Billauer v. Escobar-Eck (2023) 88 Cal.App.5th 953. This is another SLAPP case. A “neighborhood activist” filed a SLAPP motion with respect to a Cross-Complaint for liable which had been filed against him by the President and Chief Executive Officer of a land use and strategic planning firm. The moving party contended that all comments were covered under the litigation privilege and therefore not actionable. The court however found that the moving party had engaged in social medial posts which were not made pursuant to a planning commission or local city council meeting but where accessible to the public and simply were attempts to disparage the Cross-Complainant. The court also found that the Cross-Complainant had met the burden of establishing a probability of success on the merits and that the moving party had not produced evidence to defeat the defamation claims as a matter of law. Moreover, the Cross-Complainant had provided clear and convincing evidence of actual malice. Accordingly, the denial of the SLAPP motion was upheld.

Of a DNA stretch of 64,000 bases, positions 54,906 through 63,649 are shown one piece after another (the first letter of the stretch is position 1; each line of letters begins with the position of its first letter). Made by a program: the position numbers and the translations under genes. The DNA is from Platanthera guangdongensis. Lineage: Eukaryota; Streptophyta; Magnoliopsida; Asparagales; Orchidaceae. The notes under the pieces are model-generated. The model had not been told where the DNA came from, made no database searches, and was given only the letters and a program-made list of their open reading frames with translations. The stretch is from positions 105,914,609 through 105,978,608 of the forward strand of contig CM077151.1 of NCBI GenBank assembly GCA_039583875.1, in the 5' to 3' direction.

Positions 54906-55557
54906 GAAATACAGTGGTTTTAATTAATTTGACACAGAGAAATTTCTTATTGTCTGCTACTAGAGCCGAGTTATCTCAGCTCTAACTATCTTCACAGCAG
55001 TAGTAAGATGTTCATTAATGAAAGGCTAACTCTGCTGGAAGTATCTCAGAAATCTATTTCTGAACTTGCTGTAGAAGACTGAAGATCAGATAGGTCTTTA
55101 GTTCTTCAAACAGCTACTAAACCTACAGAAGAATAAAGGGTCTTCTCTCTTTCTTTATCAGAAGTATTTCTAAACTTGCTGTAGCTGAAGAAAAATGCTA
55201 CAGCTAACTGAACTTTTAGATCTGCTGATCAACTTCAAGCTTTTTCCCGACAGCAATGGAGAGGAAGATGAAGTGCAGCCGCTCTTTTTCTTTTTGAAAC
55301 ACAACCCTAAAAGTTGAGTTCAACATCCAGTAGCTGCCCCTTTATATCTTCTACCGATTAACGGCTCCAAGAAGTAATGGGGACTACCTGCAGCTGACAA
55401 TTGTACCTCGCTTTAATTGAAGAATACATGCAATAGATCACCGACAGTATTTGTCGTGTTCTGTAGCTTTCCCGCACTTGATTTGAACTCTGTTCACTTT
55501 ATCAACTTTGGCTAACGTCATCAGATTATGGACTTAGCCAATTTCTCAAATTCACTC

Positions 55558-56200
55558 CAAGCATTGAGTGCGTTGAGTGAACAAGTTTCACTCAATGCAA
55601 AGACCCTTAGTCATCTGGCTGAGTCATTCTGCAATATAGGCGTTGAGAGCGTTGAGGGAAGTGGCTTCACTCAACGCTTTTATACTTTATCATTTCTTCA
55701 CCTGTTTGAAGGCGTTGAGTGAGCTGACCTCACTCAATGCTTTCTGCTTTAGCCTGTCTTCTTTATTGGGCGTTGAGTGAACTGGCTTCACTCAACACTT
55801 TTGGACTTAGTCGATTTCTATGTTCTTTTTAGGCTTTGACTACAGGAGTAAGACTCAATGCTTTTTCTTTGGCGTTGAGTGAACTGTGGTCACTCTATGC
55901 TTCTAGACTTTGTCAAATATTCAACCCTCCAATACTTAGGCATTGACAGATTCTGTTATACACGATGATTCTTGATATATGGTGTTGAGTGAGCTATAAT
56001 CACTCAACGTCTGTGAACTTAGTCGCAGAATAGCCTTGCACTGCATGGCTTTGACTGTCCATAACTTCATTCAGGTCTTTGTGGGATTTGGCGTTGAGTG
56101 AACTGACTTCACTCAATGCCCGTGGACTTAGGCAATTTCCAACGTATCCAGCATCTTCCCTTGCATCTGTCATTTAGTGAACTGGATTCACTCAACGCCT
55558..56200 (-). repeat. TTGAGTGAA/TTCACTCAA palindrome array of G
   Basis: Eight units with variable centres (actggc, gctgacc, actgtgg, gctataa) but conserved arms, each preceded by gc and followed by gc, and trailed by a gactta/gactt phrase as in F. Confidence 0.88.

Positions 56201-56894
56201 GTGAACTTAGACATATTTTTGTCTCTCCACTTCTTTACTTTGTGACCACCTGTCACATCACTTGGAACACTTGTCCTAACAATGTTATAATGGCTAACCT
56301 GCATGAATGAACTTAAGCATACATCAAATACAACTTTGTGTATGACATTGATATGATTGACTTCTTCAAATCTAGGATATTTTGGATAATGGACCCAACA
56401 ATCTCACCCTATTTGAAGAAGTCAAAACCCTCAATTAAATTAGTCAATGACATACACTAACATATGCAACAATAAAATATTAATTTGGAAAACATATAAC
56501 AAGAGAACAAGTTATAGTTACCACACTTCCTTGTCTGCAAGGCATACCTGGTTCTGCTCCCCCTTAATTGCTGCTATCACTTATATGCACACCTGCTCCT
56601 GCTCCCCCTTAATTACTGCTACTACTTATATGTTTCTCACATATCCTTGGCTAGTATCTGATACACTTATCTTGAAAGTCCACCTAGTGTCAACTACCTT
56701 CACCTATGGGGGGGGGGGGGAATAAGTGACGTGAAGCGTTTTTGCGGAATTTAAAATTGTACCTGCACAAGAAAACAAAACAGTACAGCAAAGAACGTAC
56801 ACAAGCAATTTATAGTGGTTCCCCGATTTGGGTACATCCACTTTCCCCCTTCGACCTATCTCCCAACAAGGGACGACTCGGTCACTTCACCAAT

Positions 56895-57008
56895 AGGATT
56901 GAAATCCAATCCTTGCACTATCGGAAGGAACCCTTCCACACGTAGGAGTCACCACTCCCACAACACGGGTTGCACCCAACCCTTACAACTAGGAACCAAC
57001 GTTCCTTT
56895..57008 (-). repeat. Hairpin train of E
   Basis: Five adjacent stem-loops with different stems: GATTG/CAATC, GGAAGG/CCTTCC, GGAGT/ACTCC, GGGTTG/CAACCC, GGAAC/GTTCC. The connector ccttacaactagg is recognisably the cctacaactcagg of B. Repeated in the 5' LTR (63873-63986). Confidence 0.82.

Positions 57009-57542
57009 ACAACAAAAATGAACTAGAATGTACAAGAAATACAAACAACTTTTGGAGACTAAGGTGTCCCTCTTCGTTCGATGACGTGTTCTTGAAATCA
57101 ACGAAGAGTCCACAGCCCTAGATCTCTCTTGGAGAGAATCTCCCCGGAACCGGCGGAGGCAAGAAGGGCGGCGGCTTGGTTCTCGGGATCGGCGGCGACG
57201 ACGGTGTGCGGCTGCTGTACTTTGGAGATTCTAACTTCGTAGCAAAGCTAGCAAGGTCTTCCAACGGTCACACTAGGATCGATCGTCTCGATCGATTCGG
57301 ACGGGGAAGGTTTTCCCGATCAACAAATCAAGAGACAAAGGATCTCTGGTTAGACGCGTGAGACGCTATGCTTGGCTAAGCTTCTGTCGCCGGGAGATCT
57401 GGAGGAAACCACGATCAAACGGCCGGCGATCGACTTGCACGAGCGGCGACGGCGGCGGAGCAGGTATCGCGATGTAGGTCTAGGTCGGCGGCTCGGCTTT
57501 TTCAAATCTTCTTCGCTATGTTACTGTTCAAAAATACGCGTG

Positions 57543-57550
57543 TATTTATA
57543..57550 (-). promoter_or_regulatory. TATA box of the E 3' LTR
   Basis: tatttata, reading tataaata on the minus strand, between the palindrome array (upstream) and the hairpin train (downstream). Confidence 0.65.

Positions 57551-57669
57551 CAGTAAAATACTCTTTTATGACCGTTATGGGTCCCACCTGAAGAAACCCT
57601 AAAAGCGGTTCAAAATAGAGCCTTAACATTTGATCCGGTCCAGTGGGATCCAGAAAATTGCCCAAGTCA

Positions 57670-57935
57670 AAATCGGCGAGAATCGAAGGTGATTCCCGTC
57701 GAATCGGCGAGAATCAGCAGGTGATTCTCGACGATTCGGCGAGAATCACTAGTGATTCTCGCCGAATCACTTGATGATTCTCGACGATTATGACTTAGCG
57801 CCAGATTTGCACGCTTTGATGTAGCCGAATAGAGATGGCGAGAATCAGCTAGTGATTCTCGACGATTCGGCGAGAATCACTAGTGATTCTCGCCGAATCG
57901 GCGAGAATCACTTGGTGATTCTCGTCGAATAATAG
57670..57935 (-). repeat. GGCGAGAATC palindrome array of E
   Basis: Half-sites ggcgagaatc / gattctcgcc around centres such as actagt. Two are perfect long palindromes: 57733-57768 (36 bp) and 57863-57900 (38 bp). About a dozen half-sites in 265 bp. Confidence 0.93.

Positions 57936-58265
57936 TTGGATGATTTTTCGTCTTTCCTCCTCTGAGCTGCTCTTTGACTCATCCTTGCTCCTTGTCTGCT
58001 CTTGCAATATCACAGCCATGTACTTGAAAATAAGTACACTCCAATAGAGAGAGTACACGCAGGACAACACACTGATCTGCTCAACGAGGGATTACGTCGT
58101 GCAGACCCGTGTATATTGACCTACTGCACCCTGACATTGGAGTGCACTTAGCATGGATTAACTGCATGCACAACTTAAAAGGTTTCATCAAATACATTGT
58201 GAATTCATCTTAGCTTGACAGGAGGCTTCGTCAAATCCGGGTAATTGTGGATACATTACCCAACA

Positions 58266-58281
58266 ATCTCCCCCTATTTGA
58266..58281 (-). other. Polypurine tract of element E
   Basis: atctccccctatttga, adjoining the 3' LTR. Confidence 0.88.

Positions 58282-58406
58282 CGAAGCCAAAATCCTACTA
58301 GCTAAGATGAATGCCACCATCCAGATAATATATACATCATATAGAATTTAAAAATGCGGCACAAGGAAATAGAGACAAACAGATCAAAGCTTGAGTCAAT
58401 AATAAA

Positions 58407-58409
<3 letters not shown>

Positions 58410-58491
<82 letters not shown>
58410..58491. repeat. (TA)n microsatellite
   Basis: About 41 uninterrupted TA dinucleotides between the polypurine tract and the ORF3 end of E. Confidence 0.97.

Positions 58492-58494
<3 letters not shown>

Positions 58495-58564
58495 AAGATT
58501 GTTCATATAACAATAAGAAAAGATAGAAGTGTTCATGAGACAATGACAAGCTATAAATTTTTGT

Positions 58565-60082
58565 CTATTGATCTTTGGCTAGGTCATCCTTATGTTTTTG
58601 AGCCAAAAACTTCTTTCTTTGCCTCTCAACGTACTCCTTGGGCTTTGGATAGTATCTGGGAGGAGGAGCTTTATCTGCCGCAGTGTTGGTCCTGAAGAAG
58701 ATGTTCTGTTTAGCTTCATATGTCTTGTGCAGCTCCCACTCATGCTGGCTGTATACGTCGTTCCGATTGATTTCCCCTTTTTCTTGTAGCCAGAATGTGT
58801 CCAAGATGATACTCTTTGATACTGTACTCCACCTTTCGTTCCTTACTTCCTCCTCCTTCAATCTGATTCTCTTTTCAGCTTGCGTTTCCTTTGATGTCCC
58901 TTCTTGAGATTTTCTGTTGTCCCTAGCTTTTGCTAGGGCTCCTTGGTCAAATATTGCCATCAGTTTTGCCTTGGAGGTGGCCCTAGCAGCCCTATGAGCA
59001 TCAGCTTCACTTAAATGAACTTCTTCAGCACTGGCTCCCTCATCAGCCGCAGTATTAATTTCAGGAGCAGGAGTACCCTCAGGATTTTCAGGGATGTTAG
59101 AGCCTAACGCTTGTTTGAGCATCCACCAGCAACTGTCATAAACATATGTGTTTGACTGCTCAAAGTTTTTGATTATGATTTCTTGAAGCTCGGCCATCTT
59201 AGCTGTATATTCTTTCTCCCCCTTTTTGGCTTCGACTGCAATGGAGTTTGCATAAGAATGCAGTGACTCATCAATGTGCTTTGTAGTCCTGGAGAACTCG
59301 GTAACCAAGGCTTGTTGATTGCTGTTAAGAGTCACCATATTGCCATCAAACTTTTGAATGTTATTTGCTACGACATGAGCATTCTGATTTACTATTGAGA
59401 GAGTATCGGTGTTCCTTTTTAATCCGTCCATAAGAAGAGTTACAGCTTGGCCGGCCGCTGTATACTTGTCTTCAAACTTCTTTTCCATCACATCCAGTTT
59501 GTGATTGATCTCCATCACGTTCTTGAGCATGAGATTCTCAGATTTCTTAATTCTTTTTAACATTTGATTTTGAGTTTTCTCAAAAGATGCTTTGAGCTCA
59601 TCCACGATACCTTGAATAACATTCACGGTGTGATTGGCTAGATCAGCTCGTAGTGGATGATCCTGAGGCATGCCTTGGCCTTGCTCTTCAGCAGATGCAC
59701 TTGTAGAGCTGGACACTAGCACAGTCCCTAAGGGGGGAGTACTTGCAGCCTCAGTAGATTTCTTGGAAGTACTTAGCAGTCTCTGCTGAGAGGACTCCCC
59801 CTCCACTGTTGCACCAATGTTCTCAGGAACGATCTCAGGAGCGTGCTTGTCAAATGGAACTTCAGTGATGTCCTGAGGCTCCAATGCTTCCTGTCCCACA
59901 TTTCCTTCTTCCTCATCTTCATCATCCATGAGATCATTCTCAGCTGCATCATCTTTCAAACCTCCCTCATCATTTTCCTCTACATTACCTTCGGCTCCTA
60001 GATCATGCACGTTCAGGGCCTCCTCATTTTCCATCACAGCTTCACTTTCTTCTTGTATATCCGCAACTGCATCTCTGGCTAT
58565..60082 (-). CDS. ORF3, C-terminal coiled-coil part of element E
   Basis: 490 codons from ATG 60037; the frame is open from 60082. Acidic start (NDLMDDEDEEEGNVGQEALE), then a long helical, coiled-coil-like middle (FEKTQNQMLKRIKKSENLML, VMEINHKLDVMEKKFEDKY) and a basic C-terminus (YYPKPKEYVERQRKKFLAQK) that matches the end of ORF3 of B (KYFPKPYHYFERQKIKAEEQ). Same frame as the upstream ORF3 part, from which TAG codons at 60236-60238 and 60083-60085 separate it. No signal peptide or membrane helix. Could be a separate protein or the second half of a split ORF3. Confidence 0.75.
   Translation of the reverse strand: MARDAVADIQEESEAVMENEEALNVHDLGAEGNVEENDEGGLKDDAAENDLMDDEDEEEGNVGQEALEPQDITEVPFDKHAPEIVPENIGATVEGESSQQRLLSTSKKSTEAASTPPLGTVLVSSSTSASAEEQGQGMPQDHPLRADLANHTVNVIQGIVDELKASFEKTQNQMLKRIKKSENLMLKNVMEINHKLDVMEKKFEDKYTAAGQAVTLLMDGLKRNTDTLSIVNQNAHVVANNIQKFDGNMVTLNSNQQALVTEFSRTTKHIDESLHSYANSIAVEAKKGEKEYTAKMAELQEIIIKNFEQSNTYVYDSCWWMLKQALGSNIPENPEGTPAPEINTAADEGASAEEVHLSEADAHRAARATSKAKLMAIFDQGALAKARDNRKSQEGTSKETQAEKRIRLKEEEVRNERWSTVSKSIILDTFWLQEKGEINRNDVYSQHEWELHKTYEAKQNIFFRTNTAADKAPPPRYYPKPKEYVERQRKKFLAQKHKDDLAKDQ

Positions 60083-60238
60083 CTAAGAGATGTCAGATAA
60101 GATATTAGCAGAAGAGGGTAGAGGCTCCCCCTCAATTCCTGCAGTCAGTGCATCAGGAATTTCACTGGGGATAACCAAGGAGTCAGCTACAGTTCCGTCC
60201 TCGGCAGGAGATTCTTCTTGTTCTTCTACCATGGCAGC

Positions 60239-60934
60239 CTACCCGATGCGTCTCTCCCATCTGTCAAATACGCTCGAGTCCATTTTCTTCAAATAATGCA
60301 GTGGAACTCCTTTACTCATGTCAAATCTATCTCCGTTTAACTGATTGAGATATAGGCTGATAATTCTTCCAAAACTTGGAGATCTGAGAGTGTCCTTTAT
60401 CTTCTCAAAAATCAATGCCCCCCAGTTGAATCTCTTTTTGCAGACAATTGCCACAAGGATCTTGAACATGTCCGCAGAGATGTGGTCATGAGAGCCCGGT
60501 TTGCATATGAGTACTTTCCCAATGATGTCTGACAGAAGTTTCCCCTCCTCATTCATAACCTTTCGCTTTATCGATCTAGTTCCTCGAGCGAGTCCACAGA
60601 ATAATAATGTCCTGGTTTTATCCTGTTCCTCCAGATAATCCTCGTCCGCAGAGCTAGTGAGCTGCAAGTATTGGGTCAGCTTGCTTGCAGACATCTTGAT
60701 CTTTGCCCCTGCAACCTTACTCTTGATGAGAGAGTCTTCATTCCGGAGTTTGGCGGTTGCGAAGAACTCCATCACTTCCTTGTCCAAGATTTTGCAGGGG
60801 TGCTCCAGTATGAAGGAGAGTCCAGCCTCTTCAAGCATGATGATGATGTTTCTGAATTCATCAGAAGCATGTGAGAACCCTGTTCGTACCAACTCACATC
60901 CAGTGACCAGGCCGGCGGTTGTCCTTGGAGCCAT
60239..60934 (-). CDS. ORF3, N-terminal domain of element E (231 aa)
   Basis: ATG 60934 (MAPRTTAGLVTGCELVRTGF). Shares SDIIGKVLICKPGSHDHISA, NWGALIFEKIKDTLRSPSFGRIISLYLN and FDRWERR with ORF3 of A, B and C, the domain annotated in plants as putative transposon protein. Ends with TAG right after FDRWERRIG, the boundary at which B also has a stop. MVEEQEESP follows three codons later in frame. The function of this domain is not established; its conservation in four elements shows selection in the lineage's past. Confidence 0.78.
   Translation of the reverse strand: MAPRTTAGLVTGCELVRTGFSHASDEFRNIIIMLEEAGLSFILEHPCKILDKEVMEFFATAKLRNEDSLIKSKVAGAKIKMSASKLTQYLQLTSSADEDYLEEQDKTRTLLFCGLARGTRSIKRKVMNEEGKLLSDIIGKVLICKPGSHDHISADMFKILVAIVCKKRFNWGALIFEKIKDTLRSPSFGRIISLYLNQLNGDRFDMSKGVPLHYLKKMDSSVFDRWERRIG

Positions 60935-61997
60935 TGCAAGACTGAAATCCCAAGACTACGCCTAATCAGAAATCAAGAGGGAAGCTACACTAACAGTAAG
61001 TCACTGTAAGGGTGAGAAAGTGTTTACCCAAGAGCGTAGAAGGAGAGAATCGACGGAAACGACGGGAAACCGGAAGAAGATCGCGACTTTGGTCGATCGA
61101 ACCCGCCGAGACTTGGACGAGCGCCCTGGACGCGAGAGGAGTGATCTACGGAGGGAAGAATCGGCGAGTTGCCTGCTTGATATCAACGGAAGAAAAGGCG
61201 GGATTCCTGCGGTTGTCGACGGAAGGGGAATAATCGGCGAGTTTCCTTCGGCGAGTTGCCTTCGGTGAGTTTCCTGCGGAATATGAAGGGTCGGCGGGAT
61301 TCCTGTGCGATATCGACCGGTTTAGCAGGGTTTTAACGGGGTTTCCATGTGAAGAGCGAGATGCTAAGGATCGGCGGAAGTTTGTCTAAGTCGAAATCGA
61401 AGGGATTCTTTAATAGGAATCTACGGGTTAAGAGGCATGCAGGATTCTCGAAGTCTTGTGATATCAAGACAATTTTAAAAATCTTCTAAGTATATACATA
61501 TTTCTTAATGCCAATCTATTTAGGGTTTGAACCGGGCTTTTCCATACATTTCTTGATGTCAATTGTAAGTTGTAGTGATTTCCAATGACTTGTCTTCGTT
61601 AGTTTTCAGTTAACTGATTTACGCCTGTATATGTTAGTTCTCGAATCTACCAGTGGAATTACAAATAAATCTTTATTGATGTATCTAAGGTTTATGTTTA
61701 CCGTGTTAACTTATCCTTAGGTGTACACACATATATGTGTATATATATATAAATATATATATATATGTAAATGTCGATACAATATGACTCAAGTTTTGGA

Geragos v. Abelyan (2023) 88 Cal.App.5th 1005. This is another SLAPP issue. The underlying dispute involves allegations that attorneys had failed to perform services for which they had been paid and the SLAPP motion was with respect to a Cross-Complaint which alleged civil extortion and similar claims against the attorneys. The court of appeal affirmed the denial of the SLAPP motion, finding that the attorneys alleged threat to report misappropriation of funds to the State Bar had a reasonable connection to the client’s suit to recover such funds, was not coupled with a demand for other money and did not constitute criminal extortion, and any professional misconduct was not illegal.
Gregory L. McCoy